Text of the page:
ELFBAR: hypocrisy and double standards in vaping flavours

Following criticism of its flavours that appeal especially to children, ELFBAR, a popular brand of disposable e-cigarettes, intends to abandon sweet flavours in the UK in the future. In Switzerland, however, the sale of such products continues briskly, which clearly shows the industry’s shameless double standards.


Photo: ASA

ELFBAR, a leading British e-cigarette brand, and its sister company, Lost Mary, are now abandoning flavours reminiscent of sweets and soft drinks, as they have been criticised for their child-friendly flavours, as was made public on 30 November 2023.[1] The company sells more than half of its disposable e-cigarettes in Great Britain and is also one of the most popular brands in Switzerland. According to the latest figures, the consumption of disposable e-cigarettes in particular has increased significantly in our country. According to distributors, sales could have jumped by 2,200 per cent. The attractive products and the large choice of flavours mainly attract a young (and underage) audience.

While ELFBAR has already discontinued certain flavours such as Bubble Gum, Cotton Candy, and Rainbow Candy in Great Britain – with others to follow – the company continues to happily sell its e-cigarettes in Switzerland with the full range of flavours. This once again illustrates the ethical and moral double standards that these companies practice. Furthermore, wanting to rename flavours like Gummy Bears as Gami, to the point of making them apparently unrecognisable, demonstrates a certain hypocrisy[2] and clearly illustrates the mediocre measures the tobacco and nicotine industry is taking to protect young people.

Nevertheless, the tremendous choice of flavours has contributed to the market for disposable cigarettes reaching billions in just a few years, a market in which ELFBAR and Lost Mary take the lion's share. These two companies belong to the Chinese company IMiracle Shenzhen Technology Co. Ltd. According to several studies, a total ban on flavours or a limitation to two standard flavours could encourage young people to stop consuming these products. In Switzerland, the Council of States rejected a proposal along these lines.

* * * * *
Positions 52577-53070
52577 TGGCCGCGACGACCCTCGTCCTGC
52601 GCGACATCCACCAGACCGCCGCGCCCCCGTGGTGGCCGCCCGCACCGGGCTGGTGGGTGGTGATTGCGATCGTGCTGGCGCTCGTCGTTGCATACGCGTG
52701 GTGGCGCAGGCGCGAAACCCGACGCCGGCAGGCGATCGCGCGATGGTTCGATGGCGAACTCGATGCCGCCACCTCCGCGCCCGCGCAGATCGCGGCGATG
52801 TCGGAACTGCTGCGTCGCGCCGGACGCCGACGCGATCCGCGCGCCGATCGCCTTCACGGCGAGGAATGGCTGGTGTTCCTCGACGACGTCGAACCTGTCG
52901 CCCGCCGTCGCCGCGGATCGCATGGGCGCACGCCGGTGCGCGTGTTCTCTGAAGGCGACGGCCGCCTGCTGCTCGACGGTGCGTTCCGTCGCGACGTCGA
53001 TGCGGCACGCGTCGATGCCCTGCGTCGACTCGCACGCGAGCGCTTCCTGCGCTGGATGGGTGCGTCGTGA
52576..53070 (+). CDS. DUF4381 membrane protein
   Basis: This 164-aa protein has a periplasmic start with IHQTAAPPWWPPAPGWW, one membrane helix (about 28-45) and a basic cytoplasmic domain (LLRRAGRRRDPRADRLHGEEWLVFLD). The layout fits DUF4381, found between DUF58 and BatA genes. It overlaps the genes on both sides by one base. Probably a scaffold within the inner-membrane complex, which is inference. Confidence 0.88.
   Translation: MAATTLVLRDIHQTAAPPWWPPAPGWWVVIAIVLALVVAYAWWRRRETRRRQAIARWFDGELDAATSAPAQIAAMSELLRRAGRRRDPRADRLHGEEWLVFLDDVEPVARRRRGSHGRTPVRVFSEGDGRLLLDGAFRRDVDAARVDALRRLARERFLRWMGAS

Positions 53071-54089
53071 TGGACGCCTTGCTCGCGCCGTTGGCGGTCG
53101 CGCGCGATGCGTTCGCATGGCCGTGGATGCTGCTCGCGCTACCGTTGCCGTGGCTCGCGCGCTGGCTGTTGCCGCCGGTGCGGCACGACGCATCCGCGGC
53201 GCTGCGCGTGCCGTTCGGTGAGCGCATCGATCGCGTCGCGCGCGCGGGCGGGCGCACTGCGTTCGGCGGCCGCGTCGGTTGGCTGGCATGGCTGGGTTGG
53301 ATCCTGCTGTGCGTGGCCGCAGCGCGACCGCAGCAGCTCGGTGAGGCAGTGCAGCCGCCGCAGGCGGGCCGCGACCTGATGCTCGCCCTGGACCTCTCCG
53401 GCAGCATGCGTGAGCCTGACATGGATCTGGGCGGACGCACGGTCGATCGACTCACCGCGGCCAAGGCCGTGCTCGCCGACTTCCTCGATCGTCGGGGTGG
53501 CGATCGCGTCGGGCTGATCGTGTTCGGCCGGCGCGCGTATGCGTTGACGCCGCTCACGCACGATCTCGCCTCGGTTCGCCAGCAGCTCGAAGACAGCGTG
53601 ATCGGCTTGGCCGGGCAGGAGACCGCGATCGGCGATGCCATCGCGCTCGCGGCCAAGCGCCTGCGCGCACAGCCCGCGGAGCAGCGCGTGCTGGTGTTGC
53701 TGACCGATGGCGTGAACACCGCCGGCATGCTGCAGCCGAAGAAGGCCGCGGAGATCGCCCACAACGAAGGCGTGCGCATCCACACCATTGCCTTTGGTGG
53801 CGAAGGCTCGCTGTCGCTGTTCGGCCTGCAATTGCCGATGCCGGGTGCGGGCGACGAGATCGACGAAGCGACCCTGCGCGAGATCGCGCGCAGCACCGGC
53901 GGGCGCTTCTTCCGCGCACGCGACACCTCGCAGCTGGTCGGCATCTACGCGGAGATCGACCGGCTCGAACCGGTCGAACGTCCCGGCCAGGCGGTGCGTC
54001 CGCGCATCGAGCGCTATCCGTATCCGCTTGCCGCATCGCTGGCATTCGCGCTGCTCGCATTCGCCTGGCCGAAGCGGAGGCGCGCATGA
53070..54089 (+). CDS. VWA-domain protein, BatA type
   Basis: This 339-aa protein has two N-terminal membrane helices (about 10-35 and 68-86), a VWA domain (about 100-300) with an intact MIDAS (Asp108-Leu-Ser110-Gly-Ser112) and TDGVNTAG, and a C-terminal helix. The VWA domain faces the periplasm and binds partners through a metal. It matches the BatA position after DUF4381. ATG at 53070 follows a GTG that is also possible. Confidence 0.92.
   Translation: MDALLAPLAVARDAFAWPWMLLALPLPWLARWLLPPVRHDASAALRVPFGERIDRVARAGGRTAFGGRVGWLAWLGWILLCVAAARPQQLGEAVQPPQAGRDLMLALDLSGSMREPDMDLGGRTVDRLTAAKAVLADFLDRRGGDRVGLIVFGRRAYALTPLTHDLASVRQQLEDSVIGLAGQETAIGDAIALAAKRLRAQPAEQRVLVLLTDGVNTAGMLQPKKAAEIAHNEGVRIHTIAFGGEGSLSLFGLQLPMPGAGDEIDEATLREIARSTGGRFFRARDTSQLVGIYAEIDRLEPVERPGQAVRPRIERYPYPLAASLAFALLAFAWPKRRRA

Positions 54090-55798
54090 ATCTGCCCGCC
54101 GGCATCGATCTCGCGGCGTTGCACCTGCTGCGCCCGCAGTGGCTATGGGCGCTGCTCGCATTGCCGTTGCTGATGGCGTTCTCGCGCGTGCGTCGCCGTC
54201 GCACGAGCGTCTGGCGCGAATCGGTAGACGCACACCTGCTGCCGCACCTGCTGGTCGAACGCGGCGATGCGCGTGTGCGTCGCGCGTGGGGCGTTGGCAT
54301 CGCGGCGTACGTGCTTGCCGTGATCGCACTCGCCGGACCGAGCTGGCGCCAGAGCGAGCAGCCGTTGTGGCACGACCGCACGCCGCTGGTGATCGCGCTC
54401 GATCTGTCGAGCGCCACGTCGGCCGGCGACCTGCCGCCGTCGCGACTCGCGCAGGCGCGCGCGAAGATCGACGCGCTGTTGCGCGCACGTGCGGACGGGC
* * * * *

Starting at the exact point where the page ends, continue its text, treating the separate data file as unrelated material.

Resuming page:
ELFBAR opposes a possible new tax on e-cigarettes in Great Britain, arguing that it could encourage former smokers to again turn to illegal e-cigarettes. The organisation Action on Smoking and Health (ASH) criticises the insufficient youth protection measures taken by ELFBAR and stresses the importance of a tax on e-cigarettes to curb the illegal market. In Switzerland, the Parliament decided in June 2023, despite very strong opposition from the tobacco and nicotine industry, that e-cigarettes would again be subject to tobacco tax (from mid-2024). However, the rate decided on is too low to have any impact.

False advertising & dubious greenwashing

But the tobacco industry doesn’t just pursue a hypocritical policy when it comes to flavours, it has also always painted itself with a green veneer through dubious campaigns. For example, in Great Britain, the Advertising Standards Authority (ASA) recently banned an ELFBAR advertising campaign using the slogan, "Recycling for a greener future", out of fear that it would be misleading.[3] The banned advertising slogan gave the impression that recycling single-use ENDS was easy and could be done comfortably at home. However, these products generally cannot be recycled at home and must be disposed of at special collection points.

Single-use vapes like ELFBARs pose a great danger to the environment because they are thrown away after use. In addition to their plastic or metal casing and lithium-ion batteries, they generally contain harmful chemical compounds (including cobalt, nickel, lead, and nicotine), which can in turn leak from the device and disperse into the environment. Animals and plants are thus put in danger. Vapes must be disposed of in the same way as electronic waste. A study shows that in 2022, 260 million disposable e-cigarettes were thrown away in Great Britain, making them one of the main causes of the increase in plastic pollution in recent years.[4]


Photo: ASA

The ads cited above appeared in July and August on buses and digital billboards in London. Alongside the slogans, “Recycling for a greener future” and “Green Awareness”, were images of the ELFBAR 600 V2 Vape.

In its ruling, the Advertising Standards Authority (ASA) announced that this was misleading advertising.

To counter this worrying development in the spread and inappropriate disposal of single-use vapes, only a total ban on these products, along the lines of what France is planning as part of its 2023-2027 tobacco control strategy, would be effective and necessary.

[1] https://www.bbc.com/news/business-67570973

[2] https://www.bbc.com/news/business-67570973

[3] https://www.theguardian.com/society/2023/nov/29/elf-bar-vape-ads-uk-over-recycling-asa

[4] https://www.theguardian.com/environment/2023/oct/12/half-a-billion-cheap-electrical-items-go-to-uk-landfills-in-a-year-research-finds

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